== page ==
Have you ever had something happen that feels so vast and wonderful that your heart seemingly stops and you aren't able to find your breath? Something that makes tears stream from your eyes, your hands come to your face, and you weep alone in your kitchen, just because something so transformative has happened that there is no other way for your body to express the intensity of your emotion?
And, in that moment, a burden I did not fully know I was carrying was dispersed like the seeds of a dandelion being blown away by a breath of love and justice.
I wish I could find the words to tell this story. I wish I had the ability to lay it all out in its ugliness, its guilt, and its shame -- but I don't. I wish I could find the words to say what it's like to have a moment when you can not only see the light at the end of that tunnel, but also learn that the light is the sun, and you can bask in a warmth that fills your soul and every cell with heart and with peace. My heart resonates with Anne Lamott's words: "if people wanted me to write more warmly about them, they should have behaved better." These words are truth. And yet, it's so hard to break through to find the courage to write it. The words are there. The courage is not. The love is there. The desire is there. And yet, I just can't tell the story in the way I want to tell it. It's too complex. Not here. Not now.
And yet, there is change here that I have to tell about. And yet, I have found a sense of wholeness and a sense of rightness I thought I and my world were missing. The world has changed in ways no one I know now can see, and I can claim a piece of ownership and agency in making that change. There is a change that has occurred as a result of my actions that is good, and is right. It is a small change...but it is right. I am choosing to let myself feel proud of that. I am choosing to let myself feel a sense of strength, and of agency, and of pride. I have a sense -- finally -- that my suffering, and my pain was not for nothing. I have a voice. I am able to use it. I did. And it was heard.
I used it. And it was heard.
When we suffer -- when something painful, or awful, or challenging happens -- so often, what we want is for our suffering to be acknowledged. We want to be heard. We want our suffering to matter. When we are in pain, and our suffering goes unnoticed or unacknowledged, there is an overwhelming sense that we don't matter. Our suffering doesn't matter. And that? You internalize that. You carry that around with you. Maybe you find one, or two, or a handful of people who tell you that your suffering, your story is important...but it's hard to compete with the stench of the systemic issues surrounding you that are hell-bent on keeping you in your place: quiet. Small. Ignored. Not mattering.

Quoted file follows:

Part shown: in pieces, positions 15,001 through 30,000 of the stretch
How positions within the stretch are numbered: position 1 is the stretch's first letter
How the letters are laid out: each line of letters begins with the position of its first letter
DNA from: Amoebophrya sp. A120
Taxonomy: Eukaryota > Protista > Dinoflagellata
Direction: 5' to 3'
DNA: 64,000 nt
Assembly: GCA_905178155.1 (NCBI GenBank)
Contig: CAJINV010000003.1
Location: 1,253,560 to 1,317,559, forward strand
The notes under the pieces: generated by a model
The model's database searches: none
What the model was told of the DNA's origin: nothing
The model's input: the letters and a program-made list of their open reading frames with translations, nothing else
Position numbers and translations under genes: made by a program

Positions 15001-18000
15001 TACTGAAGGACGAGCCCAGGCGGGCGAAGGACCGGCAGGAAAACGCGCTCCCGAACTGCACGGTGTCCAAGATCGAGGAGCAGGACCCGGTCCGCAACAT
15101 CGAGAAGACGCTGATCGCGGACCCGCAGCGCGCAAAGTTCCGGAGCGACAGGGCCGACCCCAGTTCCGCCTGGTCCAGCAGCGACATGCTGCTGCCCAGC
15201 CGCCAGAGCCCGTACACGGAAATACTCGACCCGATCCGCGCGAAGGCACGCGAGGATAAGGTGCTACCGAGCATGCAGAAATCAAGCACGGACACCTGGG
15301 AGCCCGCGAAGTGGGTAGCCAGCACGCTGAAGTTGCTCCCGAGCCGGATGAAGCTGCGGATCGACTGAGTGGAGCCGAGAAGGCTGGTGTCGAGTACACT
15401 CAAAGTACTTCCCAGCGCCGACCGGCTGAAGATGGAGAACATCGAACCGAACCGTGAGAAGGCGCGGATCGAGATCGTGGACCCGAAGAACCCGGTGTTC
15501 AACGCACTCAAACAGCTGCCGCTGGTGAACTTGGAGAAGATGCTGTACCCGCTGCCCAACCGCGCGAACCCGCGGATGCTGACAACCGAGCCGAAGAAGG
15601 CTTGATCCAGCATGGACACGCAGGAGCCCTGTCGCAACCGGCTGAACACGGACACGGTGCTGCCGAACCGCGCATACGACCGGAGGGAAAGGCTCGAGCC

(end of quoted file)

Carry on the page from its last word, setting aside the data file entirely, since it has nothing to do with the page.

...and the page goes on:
You tell yourself that it matters. You do the things you can to feel strong. You seek support, and you try to talk and tell your story...but there is still this huge institution holding you down and telling you that your voice will not be heard. That your suffering is wrong. That you are wrong. That you do not matter.
This is the reality I have lived with for several years now. And yet -- suddenly, unexpectedly, this week, I got a small piece of news -- just a couple paragraphs -- that said, essentially and indirectly: you were heard. Your suffering matters to us. We cannot change your suffering, but we'll change our ways so others won't suffer in the same way.
And, in reality, nothing can be done about my pain. It is done. It is in the past.
I hate (HATE) the cliches people throw at difficult situations. "Everything happens for a reason!" sends shivers up my spine, and "every cloud has a silver lining" makes me want to punch somebody. I know you may be thinking them -- and even, in my struggle for words, I found myself falling back on these cliches. But that's not what happened. Everything did not happen for a reason. This happiness, this relief, this change and justice, this mattering I have found is not the silver lining. Why? Because if there is a silver lining there, it is because I made it. It is because I put it there. If there is a silver lining, it is because of my actions, and because of my own strength and courage and resilience. If there is a silver lining, it's because I mined that silver, ground it up, and I painted the inside of that cloud. If all of this happened for a reason, it is because I made the reason as I went along. It is because I built that reason from the ground up. It is because I have found change, and I have found a sense of peace -- and also of justice. I have found this -- I helped in creating this -- in spite of everything.